A couple of weeks ago we paid a quick visit to the Aston Rowant reserve in the Chilterns on our way back from a few days in The Lake District (lots of stuff yet to to come from two trips there and a week in Scotland). We were hoping to see Silver-spotted Skipper which are usually abundant at this superb site and did see lots of them, but the highlight was seeing a female egg-laying and finding and getting photos of the egg. Chiltern Gentians were as stunning as always and being the Chilterns we had some superb views of Red Kite too.
Female Silver-spotted Skipper egg-laying on Sheep's-fescue
I would never have imagined that I'd see a new plant species in Sidmouth and certainly not on the beach where there is very little vegetation to speak of, just a couple of very small patches. Yesterday though I received an e mail from Steve at ND&B telling me that he had been visiting Sidmouth while on holiday and had seen what looked like Ray's Knotgrass on the beach. He hadn't had chance to examine it though and suggested I go and take a look. I went down there today and indeed it was! There were two nice clumps right at the top of the beach near the path around to Jacob's Ladder. There are no previous records of it in Sidmouth that I know of but it has been seen further east at Weston Mouth and Salcombe Regis Beach. I've previously seen Sea Knotgrass on Hayling Islandwhich is much rarer than Ray's but looks very similar, the differences are quite small. The stipules being conspicuous, longer than upper internodes and silvery with many veins on Sea Knotgrass while on Ray's Knotgrass they are shorter than internodes brownish in colour and silvery just at the tips. The seeds are slightly larger in Sea Knotgrass too and in both of these rare species they protrude above the top of the flower. Both species also have fleshy leaves which are more glaucous in Sea Knotgrass and in-rolled.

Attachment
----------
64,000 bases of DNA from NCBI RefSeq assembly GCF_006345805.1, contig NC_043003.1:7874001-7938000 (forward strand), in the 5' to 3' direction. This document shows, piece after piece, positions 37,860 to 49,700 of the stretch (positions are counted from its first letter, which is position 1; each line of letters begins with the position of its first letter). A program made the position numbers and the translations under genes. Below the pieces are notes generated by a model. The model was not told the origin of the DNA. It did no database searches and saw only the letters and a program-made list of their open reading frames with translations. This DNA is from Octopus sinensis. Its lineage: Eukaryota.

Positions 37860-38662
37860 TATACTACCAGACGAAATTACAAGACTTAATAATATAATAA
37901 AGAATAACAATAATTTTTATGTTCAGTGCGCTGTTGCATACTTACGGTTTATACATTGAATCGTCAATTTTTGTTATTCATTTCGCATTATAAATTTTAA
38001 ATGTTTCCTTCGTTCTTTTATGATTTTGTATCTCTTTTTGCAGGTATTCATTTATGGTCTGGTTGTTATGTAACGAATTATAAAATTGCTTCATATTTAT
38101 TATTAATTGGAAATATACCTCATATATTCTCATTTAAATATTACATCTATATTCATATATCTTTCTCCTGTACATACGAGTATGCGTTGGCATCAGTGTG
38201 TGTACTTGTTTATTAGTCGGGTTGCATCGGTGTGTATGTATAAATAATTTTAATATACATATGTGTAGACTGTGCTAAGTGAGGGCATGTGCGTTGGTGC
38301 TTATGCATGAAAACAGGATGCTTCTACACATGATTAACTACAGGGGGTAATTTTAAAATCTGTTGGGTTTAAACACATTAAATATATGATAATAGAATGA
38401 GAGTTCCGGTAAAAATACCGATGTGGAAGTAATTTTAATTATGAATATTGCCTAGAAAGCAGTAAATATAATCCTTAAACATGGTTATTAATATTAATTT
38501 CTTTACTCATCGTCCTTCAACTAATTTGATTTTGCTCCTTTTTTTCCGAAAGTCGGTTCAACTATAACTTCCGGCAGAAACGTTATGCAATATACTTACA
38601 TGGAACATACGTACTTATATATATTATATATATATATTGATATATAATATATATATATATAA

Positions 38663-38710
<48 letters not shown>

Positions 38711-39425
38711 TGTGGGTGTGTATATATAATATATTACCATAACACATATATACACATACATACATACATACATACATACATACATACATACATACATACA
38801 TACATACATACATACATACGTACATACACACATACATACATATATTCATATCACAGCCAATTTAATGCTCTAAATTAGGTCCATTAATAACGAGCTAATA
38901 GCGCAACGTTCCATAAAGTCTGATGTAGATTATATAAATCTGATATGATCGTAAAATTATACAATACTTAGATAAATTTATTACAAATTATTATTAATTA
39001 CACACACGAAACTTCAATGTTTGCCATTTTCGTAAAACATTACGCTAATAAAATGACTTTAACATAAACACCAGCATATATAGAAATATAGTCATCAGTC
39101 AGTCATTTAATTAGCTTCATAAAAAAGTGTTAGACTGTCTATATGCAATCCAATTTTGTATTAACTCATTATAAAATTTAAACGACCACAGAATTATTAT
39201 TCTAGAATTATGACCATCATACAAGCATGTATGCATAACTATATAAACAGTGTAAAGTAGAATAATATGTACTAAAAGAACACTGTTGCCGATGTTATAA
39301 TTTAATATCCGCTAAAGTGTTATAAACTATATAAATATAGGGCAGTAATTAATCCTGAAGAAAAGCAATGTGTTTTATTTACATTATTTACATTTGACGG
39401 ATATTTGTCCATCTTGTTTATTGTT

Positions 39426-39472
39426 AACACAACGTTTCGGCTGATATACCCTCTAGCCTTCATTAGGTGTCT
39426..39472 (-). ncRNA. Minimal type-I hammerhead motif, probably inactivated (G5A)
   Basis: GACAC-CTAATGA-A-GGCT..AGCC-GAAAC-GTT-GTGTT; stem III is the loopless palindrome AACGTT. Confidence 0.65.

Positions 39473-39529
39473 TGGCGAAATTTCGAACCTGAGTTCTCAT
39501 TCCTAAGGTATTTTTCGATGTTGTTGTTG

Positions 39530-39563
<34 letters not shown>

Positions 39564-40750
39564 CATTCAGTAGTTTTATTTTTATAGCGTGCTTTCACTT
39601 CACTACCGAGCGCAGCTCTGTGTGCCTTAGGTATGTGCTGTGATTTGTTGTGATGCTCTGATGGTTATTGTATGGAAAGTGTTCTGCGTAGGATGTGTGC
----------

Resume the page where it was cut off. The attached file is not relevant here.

Ray's Knotgrass - Polygonum oxyspermum
Note: Small stipules green/brown in colour and a few slightly in-rolled leaves.
Sea Knotgrass - Polygonum maritimum
(Hayling Island Hants 2015)
Note: Very conspicuous white stipules, longer than internodes with many veins and glaucous leaves heavily in-rolled.
Also today I spent a while watching a single Black-tailed Godwit feeding on Ragworms, I can still take photos of birds too!
On Tuesday I visited Alners Gorse with Dave L hoping to see Brown Hairstreak, a butterfly I've only seen twice before, one occasion being at Alners gorse several years ago when we had superb view of several individuals nectaring on thistles. We weren't so lucky this time as the warm dry weather meant that there was plenty of honeydew on the leaves and so they remained up in the trees for most of the time. Never the less I got some nice photos, just not point blank ones. We also saw a lovely Valesina form of Silver Washed Fritillary.
I thought I'd get the photos on here more or less straight away rather than add them to the immense backlog of photos I have waiting on the hard drive. I really must try and get on top of it but with the pleasant weather at the moment I'm too busy out seeing stuff. Perhaps this will be the start of more regular blogging from now on.... or perhaps not.
The beautiful array of wildflowers at Alners Gorse including a new species for me in the form of
Pepper Saxifrage - Silaum silaus
Silver-washed Fritillary form Valesina -Argynnis paphia
Male Brown Hairstreak superbly camouflaged on Lime looking like just another dead bract.